Bring to a simmer, turn it down to fairly low heat, cover and let it go, for anywhere from 30 minutes to an hour, stirring occasionally. Now would be a good time to make some rice*** if you want. When the curry is done, you can stir in (off the heat) some fresh chopped cilantro, a 1/2 to 1 cup of plain yogurt (to taste), and a squeeze of lemon or lime juice (if you want).

Here's one I did with cauliflower and peas (to serve with some little lamb chops we got from our meat CSA). This picture is from before it simmered for an hour.

And here's one I made with those dried whole green peas (the drying made them act more like beans than peas), along with chopped kale and beet greens.

That's it! Have fun, because with onions, garlic, ginger, spices tomatoes and a mess of veggies, how can it go wrong?

*my dad has a tomato paste saving method that I used to think was bananas, and now know is completely brilliant. No one ever needs an entire can of tomato paste, right? So he cuts out little squares of plastic wrap, and makes these little tiny plastic wrapped packets of one tablespoon each and freezes them. I'm thinking of doing this with my recently opened can of chipotle, after pureeing it all up (adobo sauce and all).

**I learned this from my friend Emily's wonderful mama Alice (who in turn I think maybe got it from Madhur Jaffrey) - you should really take the time to toast your cumin seeds, it makes the most amazing difference to the flavor. I bought a big bottle and toasted the whole bottle at once, and then I grind it up in a mortar and pestle when I need it. I can't recommend this highly enough. Use a heavy bottomed frying pan over medium high heat, and be sure to stir or toss it around a lot. Keep it up till it starts to smell amazing - watch the color, it should be almost coffee brown. Get them out of the pan right away - they keep getting darker even after they're off the heat.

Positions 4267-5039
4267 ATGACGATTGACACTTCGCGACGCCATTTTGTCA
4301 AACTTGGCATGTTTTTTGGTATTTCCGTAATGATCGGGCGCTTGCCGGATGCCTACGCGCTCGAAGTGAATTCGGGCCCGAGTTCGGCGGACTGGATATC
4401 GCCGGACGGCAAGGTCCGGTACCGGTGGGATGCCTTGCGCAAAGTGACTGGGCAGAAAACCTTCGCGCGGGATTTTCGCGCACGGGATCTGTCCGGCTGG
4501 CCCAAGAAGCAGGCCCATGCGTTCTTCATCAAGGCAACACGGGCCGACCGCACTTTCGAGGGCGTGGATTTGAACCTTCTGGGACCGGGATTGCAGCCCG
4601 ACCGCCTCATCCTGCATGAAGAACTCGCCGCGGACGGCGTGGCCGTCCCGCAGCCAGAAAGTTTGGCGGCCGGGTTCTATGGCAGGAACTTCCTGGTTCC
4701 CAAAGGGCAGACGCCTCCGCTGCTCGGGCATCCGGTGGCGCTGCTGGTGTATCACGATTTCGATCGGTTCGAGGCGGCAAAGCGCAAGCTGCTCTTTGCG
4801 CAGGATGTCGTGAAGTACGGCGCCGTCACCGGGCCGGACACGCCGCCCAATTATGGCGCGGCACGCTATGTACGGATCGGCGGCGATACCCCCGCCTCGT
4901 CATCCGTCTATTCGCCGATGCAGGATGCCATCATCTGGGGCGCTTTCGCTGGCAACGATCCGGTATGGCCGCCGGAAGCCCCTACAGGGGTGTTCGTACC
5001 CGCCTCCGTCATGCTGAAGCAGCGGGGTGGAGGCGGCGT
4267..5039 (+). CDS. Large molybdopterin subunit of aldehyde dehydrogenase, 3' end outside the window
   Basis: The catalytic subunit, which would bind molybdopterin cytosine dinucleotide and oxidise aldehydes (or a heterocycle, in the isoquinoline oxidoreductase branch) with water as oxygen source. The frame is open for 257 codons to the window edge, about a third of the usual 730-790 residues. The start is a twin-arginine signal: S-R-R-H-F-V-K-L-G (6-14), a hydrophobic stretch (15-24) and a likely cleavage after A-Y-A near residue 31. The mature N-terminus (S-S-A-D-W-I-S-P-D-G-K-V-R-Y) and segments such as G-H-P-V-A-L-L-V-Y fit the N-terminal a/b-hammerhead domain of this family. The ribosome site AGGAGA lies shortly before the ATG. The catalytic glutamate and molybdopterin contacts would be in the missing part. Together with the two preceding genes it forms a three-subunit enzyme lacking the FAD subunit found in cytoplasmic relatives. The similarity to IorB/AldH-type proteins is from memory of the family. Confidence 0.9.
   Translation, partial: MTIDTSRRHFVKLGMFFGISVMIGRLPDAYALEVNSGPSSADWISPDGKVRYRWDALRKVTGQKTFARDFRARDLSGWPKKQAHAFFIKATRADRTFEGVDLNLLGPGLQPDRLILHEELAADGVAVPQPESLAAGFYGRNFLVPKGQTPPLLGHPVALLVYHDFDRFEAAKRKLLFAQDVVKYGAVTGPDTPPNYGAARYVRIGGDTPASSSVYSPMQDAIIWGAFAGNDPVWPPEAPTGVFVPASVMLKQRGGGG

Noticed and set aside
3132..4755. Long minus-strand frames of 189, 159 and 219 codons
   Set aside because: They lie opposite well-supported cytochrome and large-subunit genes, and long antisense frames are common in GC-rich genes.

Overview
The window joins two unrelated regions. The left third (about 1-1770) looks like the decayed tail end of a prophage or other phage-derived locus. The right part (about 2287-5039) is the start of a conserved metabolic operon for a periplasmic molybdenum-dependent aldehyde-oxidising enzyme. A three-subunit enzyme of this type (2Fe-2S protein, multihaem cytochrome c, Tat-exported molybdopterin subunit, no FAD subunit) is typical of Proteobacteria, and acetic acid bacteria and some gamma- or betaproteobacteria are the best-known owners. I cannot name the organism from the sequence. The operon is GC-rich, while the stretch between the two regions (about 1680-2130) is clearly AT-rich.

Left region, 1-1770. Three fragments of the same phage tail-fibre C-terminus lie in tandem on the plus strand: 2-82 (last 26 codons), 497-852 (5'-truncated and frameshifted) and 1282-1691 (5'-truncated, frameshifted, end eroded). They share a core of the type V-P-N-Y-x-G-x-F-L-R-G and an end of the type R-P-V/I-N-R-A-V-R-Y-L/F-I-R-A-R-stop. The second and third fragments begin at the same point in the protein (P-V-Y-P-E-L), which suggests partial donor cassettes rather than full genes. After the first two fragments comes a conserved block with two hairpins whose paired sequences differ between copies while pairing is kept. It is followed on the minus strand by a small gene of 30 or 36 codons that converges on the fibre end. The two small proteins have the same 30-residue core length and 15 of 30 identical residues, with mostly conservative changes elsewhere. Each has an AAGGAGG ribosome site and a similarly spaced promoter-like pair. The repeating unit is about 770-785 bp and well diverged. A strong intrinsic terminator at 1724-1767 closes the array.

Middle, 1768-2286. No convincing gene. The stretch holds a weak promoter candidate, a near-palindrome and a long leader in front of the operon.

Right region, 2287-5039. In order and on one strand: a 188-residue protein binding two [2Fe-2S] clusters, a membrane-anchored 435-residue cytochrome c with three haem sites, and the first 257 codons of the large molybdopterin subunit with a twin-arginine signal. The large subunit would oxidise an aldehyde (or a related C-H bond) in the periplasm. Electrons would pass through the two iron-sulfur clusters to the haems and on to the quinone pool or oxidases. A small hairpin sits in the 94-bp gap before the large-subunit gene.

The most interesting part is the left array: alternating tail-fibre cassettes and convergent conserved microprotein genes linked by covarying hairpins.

***This worked great for me:
1 cup basmati rice
1 1/2 cups water
1 tbsp butter
2 big pinches of salt
Rinse the rice thoroughly in cold water till the water runs clear. Bring the water to a boil in a saucepan, add the butter and salt and rice, shake it around to get the rice evenly distributed. Bring the water back up to a boil, cover the pan and turn the heat down to lowest, and set your timer for 17 minutes. When it's done, take the cover off, fluff with a fork, re-cover and let it rest about 5 minutes.

P.S. I made a quick cucumber salad to eat with the curry - quartered and sliced cucumber, thin sliced red onion, toasted ground cumin, salt, pepper and yogurt. If I'd had lime juice I might have added some.

Friday, July 9, 2010

Basil and Kale Pesto, on pasta with crisp fried linguica and summer squash

I will add my apology to Jenean's apology, for our failure to blog recently. We've had a really busy last couple of months around here.

But now! It's still busy, but there's a lot of cooking to talk about! Because it's finally CSA time! Our fridge has been constantly stocked since June 12th with plenty of lettuce, several kinds of greens, zucchini and summer squash, a modest amount of berries (lovely little strawberries for about 3 weeks, and now blueberries), beets, and sugar snap peas which make an awesome crispy snack.